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I know that we can only read voltage across a capacitor if it's two pins are connected to the voltmeter or can't talk about any potential difference between totally different systems if they do not have a common ground. But as I think about it more, I started getting confused and can not understand the physical reason why this is the case. Let me introduce a case;

schematic

simulate this circuit – Schematic created using CircuitLab First I charge my capacitor via battery. Numbers are trivial. Then;

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simulate this circuit Then I measured the voltage to be sure that its charged. After that;

schematic

simulate this circuit Than I connected the negative probe to any universal ground(earth, a big copper plate etc.) and from common knowledge I know that I could not measure any voltages but I could not understand the physical reason of why. If voltmeter is measuring the current across its probes than why the charge carriers do not flow from the capacitor plates to ground? If voltmeter measures the electric field like an electroscope than why a plate with charge carriers and a ground do not create an electric field? Thanks for reading and sorry for trivial question.

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marked as duplicate by R Drast, PeterJ, Vladimir Cravero, jippie, Daniel Grillo Mar 7 '16 at 11:18

This question has been asked before and already has an answer. If those answers do not fully address your question, please ask a new question.

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    \$\begingroup\$ Current can't flow without a complete circuit - you essentially have in your last drawing an infinite resistor between the capacitor and ground. Ohms law then tells you there is no current (oversimplified). \$\endgroup\$ – Tom Carpenter Mar 4 '16 at 14:38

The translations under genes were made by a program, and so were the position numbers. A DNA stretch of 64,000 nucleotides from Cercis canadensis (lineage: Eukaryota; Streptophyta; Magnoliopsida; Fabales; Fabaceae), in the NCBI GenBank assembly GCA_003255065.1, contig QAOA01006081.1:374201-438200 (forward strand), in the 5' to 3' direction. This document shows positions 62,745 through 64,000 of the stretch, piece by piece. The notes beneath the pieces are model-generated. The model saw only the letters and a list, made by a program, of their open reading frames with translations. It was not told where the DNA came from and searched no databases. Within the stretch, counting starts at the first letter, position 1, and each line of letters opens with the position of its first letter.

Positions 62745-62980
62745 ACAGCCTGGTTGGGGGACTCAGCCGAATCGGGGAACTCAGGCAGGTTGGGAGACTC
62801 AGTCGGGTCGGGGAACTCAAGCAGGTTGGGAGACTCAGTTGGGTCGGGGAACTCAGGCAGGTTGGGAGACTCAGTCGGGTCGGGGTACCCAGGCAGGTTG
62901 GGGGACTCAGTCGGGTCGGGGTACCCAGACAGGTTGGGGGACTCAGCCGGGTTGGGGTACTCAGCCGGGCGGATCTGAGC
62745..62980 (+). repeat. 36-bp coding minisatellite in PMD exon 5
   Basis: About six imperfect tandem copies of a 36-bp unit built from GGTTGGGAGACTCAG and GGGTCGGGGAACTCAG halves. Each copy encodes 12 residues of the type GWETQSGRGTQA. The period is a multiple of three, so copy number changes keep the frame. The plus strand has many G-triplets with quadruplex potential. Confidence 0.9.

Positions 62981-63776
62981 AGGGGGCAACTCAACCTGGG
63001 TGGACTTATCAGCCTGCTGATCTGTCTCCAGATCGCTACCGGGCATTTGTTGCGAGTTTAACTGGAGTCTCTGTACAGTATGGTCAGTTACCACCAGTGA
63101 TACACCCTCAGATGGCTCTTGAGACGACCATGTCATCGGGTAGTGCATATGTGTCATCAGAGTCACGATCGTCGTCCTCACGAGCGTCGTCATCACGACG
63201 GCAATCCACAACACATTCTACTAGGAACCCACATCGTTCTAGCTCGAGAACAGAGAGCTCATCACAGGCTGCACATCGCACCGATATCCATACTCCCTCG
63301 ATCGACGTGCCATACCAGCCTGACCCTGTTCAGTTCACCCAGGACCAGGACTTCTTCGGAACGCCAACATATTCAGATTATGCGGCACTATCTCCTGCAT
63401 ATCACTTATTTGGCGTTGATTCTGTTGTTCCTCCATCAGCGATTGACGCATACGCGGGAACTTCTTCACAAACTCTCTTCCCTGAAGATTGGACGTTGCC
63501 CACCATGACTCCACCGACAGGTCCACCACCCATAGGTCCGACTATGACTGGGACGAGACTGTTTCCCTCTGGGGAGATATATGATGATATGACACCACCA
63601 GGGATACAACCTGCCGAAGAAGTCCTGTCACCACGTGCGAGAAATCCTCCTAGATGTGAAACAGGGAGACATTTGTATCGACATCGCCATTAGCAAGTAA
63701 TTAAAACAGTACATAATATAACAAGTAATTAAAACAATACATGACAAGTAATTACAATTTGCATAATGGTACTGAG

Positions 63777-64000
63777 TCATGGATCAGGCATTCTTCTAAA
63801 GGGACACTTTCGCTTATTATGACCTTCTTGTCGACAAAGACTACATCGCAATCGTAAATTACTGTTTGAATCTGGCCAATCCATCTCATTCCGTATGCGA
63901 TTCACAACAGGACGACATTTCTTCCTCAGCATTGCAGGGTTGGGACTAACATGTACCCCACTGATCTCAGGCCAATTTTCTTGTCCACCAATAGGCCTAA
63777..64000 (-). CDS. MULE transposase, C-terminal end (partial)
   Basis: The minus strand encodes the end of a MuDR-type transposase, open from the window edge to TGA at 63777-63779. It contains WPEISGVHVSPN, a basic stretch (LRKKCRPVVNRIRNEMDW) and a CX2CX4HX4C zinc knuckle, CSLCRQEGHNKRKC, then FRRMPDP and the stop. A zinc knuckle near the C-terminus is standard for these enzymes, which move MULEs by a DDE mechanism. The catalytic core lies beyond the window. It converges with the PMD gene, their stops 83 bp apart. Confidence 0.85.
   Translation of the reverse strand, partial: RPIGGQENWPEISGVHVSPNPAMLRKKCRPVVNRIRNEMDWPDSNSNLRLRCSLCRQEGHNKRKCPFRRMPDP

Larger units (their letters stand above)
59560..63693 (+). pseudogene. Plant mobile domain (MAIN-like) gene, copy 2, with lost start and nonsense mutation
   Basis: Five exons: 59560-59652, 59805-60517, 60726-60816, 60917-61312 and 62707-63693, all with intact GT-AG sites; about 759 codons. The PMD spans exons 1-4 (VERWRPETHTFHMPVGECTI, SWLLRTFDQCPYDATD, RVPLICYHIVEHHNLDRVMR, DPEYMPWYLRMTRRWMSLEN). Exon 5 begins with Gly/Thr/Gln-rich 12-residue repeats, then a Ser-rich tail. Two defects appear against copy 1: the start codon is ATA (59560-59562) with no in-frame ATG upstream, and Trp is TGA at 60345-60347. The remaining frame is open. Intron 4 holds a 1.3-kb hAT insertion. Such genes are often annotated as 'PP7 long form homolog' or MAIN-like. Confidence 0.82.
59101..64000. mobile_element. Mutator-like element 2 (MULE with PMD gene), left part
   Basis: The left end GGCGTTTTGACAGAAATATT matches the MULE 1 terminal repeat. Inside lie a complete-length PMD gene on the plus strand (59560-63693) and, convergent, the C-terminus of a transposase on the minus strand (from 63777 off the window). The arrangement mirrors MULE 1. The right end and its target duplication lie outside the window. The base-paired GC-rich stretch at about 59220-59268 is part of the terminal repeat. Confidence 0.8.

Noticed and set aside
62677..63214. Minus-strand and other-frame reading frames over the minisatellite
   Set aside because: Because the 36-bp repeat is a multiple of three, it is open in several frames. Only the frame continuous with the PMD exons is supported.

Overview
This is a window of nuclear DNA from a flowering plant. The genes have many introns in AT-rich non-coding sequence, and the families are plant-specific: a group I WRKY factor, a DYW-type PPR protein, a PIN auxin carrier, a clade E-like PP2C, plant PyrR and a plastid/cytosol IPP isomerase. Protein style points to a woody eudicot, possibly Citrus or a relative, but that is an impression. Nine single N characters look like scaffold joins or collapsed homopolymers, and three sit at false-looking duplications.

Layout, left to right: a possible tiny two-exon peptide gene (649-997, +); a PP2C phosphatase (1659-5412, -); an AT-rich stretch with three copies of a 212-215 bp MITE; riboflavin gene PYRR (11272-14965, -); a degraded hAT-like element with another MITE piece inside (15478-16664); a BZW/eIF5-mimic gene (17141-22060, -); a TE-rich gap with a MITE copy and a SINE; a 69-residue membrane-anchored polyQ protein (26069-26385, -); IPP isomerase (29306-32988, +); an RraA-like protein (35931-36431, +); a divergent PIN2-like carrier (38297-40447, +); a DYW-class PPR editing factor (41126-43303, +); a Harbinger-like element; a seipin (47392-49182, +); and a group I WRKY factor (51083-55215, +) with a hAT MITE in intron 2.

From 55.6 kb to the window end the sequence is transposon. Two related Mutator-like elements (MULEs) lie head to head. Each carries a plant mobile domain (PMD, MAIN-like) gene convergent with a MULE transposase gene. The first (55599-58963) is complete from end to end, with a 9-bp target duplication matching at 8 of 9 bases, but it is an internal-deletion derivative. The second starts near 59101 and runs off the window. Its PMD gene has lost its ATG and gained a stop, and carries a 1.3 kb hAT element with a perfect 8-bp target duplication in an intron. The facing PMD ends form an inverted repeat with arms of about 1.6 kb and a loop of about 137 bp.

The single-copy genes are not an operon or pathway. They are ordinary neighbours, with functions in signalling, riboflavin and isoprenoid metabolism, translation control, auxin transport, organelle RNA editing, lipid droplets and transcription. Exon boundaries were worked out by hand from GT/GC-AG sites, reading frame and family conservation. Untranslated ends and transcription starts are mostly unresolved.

• \$\begingroup\$ There is a complete circuit, completed by the capacitance between C1 (open leg) and ground. This is likely to be a few pF at best, forming a much higher impedance than your voltmeter, which will therefore not read anything useful. \$\endgroup\$ – Brian Drummond Mar 4 '16 at 15:14
  • \$\begingroup\$ @BrianDrummond That's actually still an open circuit for DC current. Basically, still a static voltage with no path, because the only way to complete the circuit is by using AC waves (in the terahertz & above regions for any meaningful xfer through that infintecimal capacitance) & the OP is describing an attempt using DC charge on a capacitor. \$\endgroup\$ – Robherc KV5ROB Mar 4 '16 at 15:24
  • \$\begingroup\$ @JRE technically, it could be argued that this one is different, because using an electroscope would show the differing static charge voltages across the capacitor, but wouldn't make that lightbulb glow. ;) \$\endgroup\$ – Robherc KV5ROB Mar 4 '16 at 15:28